She said the federal executive would have “far preferred” Maimane and Trollip to remain in their positions until delegates elect leaders at the DA’s upcoming 2020 early congress. She paid homage to the work both leaders have done in the DA.

Maimane’s leadership took a blow last weekend when Zille beat Trollip in the race for the federal council chairperson position. The division, between those supporting Zille and Maimane, has been framed around the party’s policies on race and transformation.

Zille’s election led to Herman Mashaba resigning from the DA and as Johannesburg mayor on Monday. Mashaba slammed the DA during his resignation address, claiming it had undermined his coalition administration and was refusing to acknowledge the role of race in policies on poverty and inequality.

Maimane spoke highly of Mashaba after the mayor’s address and even called him “a hero”.

Maimane has attempted to make the DA more attractive to black voters by linking historical redress to race, promoting diversity, and taking stances on reported incidents of racism, which has sidelined both some conservative members of the party and the DA’s support base.

He faced questions recently over allegedly living in a Cape Town house owned by a businessman and having used a car donated by Steinhoff. He said there was a “smear campaign” against him and the DA had cleared him of the allegations.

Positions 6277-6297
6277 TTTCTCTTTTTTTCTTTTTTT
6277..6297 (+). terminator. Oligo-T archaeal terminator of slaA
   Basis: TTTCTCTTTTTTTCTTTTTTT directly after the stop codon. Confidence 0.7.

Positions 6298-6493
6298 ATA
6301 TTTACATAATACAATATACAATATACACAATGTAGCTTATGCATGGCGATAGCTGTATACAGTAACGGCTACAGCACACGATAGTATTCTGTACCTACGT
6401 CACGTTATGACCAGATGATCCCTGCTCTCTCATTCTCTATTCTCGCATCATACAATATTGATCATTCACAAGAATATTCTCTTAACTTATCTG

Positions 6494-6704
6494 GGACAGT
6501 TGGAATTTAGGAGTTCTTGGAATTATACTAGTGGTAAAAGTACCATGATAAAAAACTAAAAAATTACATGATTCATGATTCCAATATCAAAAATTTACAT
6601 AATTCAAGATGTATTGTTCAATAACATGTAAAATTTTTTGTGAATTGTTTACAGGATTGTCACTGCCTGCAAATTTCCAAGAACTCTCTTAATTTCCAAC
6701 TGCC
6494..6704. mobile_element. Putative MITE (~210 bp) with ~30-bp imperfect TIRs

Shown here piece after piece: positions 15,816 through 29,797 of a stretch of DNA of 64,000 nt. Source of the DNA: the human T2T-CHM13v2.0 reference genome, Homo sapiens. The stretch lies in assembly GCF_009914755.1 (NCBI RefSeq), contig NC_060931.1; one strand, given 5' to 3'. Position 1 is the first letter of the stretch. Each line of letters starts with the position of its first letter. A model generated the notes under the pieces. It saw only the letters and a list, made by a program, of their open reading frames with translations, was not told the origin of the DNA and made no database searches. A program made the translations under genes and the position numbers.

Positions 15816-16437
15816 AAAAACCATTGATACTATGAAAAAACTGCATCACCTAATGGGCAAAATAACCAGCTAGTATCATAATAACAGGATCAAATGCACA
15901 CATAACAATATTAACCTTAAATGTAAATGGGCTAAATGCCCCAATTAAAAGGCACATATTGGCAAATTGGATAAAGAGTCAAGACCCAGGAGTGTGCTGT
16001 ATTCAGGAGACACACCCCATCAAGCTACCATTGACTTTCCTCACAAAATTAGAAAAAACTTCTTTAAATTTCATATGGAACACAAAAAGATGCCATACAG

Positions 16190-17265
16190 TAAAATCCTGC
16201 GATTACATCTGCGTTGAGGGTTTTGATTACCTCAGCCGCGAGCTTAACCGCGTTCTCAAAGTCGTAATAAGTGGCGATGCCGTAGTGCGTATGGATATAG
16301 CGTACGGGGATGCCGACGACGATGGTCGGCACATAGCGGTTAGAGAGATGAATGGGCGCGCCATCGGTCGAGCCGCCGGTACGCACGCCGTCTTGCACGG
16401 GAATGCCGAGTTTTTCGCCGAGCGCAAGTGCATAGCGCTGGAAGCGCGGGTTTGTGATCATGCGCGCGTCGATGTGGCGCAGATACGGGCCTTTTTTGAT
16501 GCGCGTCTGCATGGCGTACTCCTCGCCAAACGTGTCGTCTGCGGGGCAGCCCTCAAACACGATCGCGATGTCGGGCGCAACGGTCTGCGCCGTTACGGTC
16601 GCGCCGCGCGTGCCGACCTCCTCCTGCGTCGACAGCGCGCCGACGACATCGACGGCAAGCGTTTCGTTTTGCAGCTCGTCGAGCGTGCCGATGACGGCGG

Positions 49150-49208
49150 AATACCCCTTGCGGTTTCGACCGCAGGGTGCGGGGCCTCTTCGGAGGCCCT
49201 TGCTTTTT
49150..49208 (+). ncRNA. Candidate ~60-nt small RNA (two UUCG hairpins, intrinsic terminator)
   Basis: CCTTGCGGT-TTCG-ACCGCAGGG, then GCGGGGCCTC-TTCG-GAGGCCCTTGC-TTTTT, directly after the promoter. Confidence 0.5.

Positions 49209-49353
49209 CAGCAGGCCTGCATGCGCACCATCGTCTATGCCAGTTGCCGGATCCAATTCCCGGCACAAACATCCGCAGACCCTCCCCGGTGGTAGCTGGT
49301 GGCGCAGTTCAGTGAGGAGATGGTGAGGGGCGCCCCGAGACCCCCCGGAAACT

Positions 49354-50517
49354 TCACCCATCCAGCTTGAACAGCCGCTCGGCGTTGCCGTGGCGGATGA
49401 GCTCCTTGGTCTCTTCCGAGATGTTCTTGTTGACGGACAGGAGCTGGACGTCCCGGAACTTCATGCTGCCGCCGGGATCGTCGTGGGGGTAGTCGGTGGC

A review commissioned by Maimane in the wake of the DA’s May 2019 election losses recommended he step down as party leader.

Trollip said of the review report’s comments on Maimane, “I think they were unfair and I think they were an overreach of their responsibility.”

The DA declined from its 22.23% of the national vote in 2014 to 20.77% in 2019. The party lost conservative white votes to the Freedom Front Plus while failing to grow in the black electorate. The pattern has continued in by-elections.

The review report, compiled by former party leader Tony Leon, former CEO Ryan Coetzee and Capitec founder Michiel le Roux, said, “The party leader, while immensely talented, committed to the cause, hardworking and widely liked, can be indecisive, inconsistent and conflict averse”.

It found Maimane’s leadership led to a lack of clarity about the party’s vision, erosion of unity of purpose, deep divisions, a breakdown of trust and erosion of discipline.

The report also recommended former federal council chairperson James Selfe and CEO Paul Boughey resign. Selfe resigned and became head of the party’s governance unit in June. Boughey resigned in October. Elections campaign head Jonathan Moakes also resigned shortly after the May 2019 vote.

Maimane was elected party leader in 2015. Before that, he served as DA national spokesperson and the party’s candidate for Gauteng premier in the 2014 elections. He led the DA caucus in Johannesburg and served as the party’s mayoral candidate for the city in 2011. DM

Gallery

Comments - share your knowledge and experience

Please note you must be a Maverick Insider to comment. Sign up here or if you are already an Insider.

OUR BURNING PLANET

Climate crisis tears through southern Africa with at least nine million facing acute food insecurity

By Tiara Walters